This week on Ecléctico we're featuring Crucial Comps—compilation albums, collections of music by various artists, that are essential listens. Each album highlights a musical scene at a moment in time, in another part of the world.
Think of each compilation as a playlist before playlists became ubiquitous; they're great starters for new playlists on your streaming service of choice. Make a playlist of all the albums we're featuring this week and you'll have a perfect Ecléctico playlist. Some of them even have prequels and/or sequels, so I encourage you to dig further if you like what you hear.
Finally, Crucial Comps is for Ecléctico members only, so thank you for being a member.
Today on Ecléctico you're listening to The Indestructible Beat of Soweto, a 1985 compilation album of music from and around the township of Soweto in Johannesburg, South Africa. This collection was released a year or so before Paul Simon's Graceland, which brought the sounds of South Africa to western pop music. (Both records featured Ladysmith Black Mambazo.) The Indestructible Beat of Soweto, however, revealed a focused document of sound and tradition that was direct, passionate, and resilient—like the people singing and performing the music.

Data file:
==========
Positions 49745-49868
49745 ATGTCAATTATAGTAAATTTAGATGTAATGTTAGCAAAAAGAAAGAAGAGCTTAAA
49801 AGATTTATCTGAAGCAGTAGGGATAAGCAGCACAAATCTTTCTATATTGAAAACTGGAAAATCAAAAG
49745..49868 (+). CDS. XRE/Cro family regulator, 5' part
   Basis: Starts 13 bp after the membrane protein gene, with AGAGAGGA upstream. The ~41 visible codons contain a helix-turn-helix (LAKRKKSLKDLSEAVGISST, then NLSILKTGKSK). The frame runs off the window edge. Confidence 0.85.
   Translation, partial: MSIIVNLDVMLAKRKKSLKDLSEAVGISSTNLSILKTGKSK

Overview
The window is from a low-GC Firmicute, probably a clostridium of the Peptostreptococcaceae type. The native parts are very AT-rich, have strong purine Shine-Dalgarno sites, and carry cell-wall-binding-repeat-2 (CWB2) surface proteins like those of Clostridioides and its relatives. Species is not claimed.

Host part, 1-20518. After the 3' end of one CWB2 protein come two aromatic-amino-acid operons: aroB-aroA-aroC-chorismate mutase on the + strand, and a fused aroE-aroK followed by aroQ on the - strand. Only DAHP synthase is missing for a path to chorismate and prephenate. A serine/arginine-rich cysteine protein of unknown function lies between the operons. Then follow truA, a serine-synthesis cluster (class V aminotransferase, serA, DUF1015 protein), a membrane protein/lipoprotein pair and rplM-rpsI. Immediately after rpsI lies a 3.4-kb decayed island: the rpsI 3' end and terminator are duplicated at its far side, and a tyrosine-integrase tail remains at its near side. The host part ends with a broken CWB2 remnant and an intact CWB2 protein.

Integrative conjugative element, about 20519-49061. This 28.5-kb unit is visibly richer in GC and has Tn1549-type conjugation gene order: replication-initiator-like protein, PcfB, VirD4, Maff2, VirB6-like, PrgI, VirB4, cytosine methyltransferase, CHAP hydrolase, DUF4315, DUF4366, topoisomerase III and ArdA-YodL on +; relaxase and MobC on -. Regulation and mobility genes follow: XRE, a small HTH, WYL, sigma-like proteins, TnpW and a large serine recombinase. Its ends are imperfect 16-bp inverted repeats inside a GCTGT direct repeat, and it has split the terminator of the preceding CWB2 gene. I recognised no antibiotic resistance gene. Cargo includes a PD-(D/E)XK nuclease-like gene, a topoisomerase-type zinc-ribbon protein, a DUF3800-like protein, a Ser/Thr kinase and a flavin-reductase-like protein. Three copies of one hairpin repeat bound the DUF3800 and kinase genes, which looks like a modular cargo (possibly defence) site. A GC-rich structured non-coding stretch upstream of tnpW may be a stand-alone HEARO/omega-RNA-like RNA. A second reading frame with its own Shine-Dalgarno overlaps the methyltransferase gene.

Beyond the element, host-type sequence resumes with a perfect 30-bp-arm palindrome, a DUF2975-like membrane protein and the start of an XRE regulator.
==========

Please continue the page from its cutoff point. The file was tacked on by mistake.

The Indestructible Beat of Soweto
1985 | Compilation of music from South Africa
- Listen on Spotify
- Listen on Apple Music
- Listen on YouTube
- Listen on Tidal
- Listen on Amazon Music
- Listen on Deezer
- Listen and buy on Qobuz
- Not found on Soundcloud
- Not available on Bandcamp
- Buy on iTunes
- Buy on Amazon
- Buy on Discogs
Go deeper with this excerpt from and a link to a review by Cliff Furnald on RootsWorld:
This has to be one of the seminal series of recordings of what has come to be called "world music." When Trevor Herman collected and released these albums of South African township music from the 1980's on his Earthworks label, it pretty much created the genre with music that demanded a bin of its own in the record store. Here was a rock solid collection of folk, jive and groove that told the world what South Africa already knew, that this music could absolutely rock you to your bones. It introduced us to Mahlathini, the voice of mbaqanga. His groaning style, an outgrowth of a gimmicky style developed by studio producers in the 70s, became a respected and important sound, and with the Magaona Tshole Band and the Mahotella Queens, he became one of South Africa's most unique artists.
- Read the whole review
- Music critic Robert Christgau gave it an A+ in 1986
- Rolling Stone 500 Greatest Albums Of All Time